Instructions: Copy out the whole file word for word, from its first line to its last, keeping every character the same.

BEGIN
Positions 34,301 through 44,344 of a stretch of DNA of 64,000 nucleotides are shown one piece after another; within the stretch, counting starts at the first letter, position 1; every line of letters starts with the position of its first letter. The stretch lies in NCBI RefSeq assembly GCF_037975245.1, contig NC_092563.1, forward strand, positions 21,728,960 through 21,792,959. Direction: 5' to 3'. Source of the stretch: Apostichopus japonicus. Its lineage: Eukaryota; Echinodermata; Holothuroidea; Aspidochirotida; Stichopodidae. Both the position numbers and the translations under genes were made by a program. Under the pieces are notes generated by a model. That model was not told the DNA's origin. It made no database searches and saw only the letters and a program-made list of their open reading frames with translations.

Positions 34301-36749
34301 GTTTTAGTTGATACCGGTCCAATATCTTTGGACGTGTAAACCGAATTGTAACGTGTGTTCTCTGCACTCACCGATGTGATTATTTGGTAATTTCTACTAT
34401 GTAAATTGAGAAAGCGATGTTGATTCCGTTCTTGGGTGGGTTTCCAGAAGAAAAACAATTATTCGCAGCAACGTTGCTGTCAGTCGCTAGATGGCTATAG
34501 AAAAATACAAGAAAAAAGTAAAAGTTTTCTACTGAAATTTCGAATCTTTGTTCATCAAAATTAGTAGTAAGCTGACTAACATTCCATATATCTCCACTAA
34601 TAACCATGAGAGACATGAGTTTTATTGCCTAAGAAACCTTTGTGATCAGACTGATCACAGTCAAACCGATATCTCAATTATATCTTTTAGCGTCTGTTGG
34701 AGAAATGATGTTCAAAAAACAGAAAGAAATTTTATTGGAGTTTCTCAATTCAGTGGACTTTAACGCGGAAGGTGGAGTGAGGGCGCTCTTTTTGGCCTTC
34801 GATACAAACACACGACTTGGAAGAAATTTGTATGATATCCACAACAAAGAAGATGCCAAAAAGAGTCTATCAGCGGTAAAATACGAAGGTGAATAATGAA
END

Positions 34,301 through 44,344 of a stretch of DNA of 64,000 nucleotides are shown one piece after another; within the stretch, counting starts at the first letter, position 1; every line of letters starts with the position of its first letter. The stretch lies in NCBI RefSeq assembly GCF_037975245.1, contig NC_092563.1, forward strand, positions 21,728,960 through 21,792,959. Direction: 5' to 3'. Source of the stretch: Apostichopus japonicus. Its lineage: Eukaryota; Echinodermata; Holothuroidea; Aspidochirotida; Stichopodidae. Both the position numbers and the translations under genes were made by a program. Under the pieces are notes generated by a model. That model was not told the DNA's origin. It made no database searches and saw only the letters and a program-made list of their open reading frames with translations.

Positions 34301-36749
34301 GTTTTAGTTGATACCGGTCCAATATCTTTGGACGTGTAAACCGAATTGTAACGTGTGTTCTCTGCACTCACCGATGTGATTATTTGGTAATTTCTACTAT
34401 GTAAATTGAGAAAGCGATGTTGATTCCGTTCTTGGGTGGGTTTCCAGAAGAAAAACAATTATTCGCAGCAACGTTGCTGTCAGTCGCTAGATGGCTATAG
34501 AAAAATACAAGAAAAAAGTAAAAGTTTTCTACTGAAATTTCGAATCTTTGTTCATCAAAATTAGTAGTAAGCTGACTAACATTCCATATATCTCCACTAA
34601 TAACCATGAGAGACATGAGTTTTATTGCCTAAGAAACCTTTGTGATCAGACTGATCACAGTCAAACCGATATCTCAATTATATCTTTTAGCGTCTGTTGG
34701 AGAAATGATGTTCAAAAAACAGAAAGAAATTTTATTGGAGTTTCTCAATTCAGTGGACTTTAACGCGGAAGGTGGAGTGAGGGCGCTCTTTTTGGCCTTC
34801 GATACAAACACACGACTTGGAAGAAATTTGTATGATATCCACAACAAAGAAGATGCCAAAAAGAGTCTATCAGCGGTAAAATACGAAGGTGAATAATGAA